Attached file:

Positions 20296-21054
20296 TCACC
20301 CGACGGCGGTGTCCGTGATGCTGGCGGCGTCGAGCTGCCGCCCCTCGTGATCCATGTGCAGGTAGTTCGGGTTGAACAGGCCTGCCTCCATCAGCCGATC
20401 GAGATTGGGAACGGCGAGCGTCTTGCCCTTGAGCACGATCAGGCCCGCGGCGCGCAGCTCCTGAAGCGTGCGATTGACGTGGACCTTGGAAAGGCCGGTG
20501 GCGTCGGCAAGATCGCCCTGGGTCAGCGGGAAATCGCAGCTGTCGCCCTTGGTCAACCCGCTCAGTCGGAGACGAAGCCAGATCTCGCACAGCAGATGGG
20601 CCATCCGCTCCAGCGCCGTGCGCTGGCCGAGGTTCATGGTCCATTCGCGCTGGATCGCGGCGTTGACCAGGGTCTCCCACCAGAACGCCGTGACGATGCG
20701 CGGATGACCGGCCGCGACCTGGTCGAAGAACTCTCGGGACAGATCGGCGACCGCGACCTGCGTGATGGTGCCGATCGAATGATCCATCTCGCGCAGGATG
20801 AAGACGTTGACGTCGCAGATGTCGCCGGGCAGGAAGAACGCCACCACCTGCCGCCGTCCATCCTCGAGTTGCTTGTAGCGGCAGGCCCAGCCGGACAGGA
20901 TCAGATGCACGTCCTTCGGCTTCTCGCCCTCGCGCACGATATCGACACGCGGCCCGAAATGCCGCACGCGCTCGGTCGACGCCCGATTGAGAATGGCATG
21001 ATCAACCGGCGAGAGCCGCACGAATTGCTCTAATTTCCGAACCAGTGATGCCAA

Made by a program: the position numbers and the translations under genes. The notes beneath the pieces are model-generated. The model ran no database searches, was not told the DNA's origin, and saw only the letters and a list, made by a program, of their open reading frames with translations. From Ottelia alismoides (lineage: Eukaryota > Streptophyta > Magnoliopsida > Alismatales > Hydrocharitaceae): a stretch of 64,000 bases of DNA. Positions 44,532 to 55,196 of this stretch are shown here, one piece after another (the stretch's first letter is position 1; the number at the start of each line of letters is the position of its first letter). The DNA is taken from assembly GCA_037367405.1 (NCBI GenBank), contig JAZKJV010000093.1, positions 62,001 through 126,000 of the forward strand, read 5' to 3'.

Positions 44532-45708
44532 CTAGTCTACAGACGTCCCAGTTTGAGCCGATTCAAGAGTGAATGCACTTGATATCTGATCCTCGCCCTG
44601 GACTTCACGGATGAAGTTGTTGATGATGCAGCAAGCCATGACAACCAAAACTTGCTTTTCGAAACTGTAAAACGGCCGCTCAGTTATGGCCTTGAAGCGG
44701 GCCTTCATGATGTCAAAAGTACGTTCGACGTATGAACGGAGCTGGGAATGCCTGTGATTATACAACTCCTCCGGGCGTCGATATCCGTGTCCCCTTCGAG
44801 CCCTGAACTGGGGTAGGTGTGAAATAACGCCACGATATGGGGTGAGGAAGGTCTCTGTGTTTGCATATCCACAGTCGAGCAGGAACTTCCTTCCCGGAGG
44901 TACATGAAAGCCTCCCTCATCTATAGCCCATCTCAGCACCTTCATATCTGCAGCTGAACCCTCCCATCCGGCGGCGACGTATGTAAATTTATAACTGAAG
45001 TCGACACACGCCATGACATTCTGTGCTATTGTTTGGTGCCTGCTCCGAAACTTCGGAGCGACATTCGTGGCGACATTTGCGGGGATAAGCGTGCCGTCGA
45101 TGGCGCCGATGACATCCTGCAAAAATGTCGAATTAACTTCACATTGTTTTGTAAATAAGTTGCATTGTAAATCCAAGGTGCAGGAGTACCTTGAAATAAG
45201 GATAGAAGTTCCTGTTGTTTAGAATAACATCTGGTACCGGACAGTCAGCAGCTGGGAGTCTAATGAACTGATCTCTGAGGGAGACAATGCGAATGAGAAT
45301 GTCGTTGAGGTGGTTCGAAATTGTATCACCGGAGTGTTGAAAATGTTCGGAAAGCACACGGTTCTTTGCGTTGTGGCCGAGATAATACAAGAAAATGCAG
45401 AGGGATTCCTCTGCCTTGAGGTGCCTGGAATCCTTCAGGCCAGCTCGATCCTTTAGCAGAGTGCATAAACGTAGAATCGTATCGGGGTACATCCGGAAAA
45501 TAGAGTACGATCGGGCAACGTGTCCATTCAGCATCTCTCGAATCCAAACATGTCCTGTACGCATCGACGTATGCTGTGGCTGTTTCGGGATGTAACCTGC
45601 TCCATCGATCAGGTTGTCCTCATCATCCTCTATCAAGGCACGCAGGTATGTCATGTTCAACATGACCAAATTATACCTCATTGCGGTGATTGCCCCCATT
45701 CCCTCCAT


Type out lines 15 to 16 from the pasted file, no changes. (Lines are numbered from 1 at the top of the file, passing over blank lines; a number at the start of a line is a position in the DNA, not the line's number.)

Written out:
44701 GCCTTCATGATGTCAAAAGTACGTTCGACGTATGAACGGAGCTGGGAATGCCTGTGATTATACAACTCCTCCGGGCGTCGATATCCGTGTCCCCTTCGAG
44801 CCCTGAACTGGGGTAGGTGTGAAATAACGCCACGATATGGGGTGAGGAAGGTCTCTGTGTTTGCATATCCACAGTCGAGCAGGAACTTCCTTCCCGGAGG